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The Health Physics journal has recently hosted lively discussions of two controversial topics in the radiation sciences. In the February issue, we published “World Atmospheric CO2, Its 14C Specific Activity, Non-fossil Component, Anthropogenic Fossil Component, and Emissions (1750-2018)", by Kenneth Skrable and colleagues. This paper instigated a series of Letters to the Editor with corresponding responses from the authors (see the June and July 2022 issues). I hope readers are finding this discussion as interesting as I am. Similarly, the April issue presented the Health Physics Society's comments on extravasation reporting requirements and another series of Letters to the Editor on those comments. In both of these instances, and in the case of numerous other papers we have published over the years, the Health Physics journal strives to provide a neutral forum for the collegial discussion of controversial issues of the day.

 

Now we have another opportunity to serve our readers in this capacity. The Health Physics Society recently released a 10-hour, 22-episode deep dive into The History of the Linear No-Threshold Model (https://hps.org/hpspublications/historylnt/index.html). I can't think of a more hard-fought, longer running controversy in our field than this old chestnut. I hope our readers will take advantage of the chance to pore through this free, publicly available video series, learn about the early history of our system of radiation protection, and collect 10 CHP continuing education credits as an added bonus.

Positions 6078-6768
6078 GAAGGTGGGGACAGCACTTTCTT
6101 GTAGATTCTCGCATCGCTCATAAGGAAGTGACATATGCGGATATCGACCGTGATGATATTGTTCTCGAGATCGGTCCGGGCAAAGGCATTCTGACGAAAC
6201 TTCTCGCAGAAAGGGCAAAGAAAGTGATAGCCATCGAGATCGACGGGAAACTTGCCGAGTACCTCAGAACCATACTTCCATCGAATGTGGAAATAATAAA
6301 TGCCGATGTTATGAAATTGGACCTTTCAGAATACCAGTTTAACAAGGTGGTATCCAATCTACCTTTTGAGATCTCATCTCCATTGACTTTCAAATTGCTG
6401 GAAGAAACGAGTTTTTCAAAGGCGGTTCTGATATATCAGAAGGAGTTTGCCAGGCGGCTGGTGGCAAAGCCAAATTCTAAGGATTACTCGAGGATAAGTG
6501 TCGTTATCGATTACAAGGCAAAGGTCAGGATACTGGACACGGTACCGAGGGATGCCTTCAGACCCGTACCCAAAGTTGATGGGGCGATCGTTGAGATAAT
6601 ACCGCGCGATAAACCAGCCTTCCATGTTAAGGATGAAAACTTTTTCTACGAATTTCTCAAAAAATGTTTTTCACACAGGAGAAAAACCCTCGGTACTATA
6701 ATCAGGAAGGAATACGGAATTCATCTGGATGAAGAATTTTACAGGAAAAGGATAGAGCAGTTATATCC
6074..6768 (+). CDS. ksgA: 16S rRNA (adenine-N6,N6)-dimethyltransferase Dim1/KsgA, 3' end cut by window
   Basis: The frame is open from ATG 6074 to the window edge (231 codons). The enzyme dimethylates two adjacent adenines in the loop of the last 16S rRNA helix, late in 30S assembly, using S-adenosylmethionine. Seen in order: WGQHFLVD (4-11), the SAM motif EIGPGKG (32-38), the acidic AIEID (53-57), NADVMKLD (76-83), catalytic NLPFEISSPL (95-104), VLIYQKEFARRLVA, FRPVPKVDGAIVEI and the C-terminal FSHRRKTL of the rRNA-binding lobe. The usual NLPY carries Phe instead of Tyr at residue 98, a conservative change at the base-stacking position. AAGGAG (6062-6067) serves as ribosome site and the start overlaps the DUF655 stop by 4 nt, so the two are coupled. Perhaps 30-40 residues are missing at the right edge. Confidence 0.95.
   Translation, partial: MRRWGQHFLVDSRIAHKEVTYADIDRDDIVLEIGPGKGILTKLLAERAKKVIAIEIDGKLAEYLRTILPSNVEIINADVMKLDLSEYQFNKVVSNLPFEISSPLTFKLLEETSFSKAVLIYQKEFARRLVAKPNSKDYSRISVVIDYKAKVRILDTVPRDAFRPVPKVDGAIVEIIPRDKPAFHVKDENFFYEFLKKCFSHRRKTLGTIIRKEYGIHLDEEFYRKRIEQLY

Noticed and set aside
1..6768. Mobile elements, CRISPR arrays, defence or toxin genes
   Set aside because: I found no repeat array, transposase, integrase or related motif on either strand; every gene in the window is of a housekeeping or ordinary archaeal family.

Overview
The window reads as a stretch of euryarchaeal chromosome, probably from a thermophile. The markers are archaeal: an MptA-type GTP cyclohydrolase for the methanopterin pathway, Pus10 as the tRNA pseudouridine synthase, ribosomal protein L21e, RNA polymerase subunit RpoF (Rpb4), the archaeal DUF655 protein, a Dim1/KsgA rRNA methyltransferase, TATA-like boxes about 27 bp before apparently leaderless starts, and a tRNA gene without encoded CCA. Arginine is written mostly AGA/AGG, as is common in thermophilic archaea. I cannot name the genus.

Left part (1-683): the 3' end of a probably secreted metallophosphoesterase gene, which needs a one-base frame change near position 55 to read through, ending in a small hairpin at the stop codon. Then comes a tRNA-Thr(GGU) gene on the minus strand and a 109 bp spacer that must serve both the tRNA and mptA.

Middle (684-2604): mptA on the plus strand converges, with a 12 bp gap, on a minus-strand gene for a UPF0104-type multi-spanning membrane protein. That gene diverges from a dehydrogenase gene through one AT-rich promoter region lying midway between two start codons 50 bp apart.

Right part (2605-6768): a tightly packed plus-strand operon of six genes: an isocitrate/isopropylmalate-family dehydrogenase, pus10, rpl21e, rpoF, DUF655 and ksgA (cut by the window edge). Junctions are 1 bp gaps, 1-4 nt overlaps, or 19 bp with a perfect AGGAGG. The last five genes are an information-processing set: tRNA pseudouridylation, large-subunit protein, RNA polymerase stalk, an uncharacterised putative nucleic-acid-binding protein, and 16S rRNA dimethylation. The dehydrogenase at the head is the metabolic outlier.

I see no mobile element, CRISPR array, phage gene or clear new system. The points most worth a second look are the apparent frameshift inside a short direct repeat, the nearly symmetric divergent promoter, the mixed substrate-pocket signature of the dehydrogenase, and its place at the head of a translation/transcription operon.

Although this topic is a professional interest of mine, I learned a lot from this richly detailed, thoroughly documented series. No doubt, this story will stir many passions, both pro and con, and we here at the journal are here for you! I am publicly offering the Health Physics journal as a neutral venue for representatives of the National Academy of Sciences, the National Commission on Radiation Protection and Measurements, the International Commission on Radiation Protection, the International Radiation Protection Association, and individual readers to express your views. So watch the videos, read the cited supporting documents, and write those Letters to the Editor or full-length papers. Be sure to cite your sources, and please keep it professional. We welcome a robust, constructive discussion of this fundamentally important topic at the heart of radiation protection.​​



Editor's Pick:

World Atmospheric CO2, Its 14C Specific Activity, Non-fossil Component, Anthropogenic Fossil Component, and Emissions (1750–2018)​​


Published April 2022

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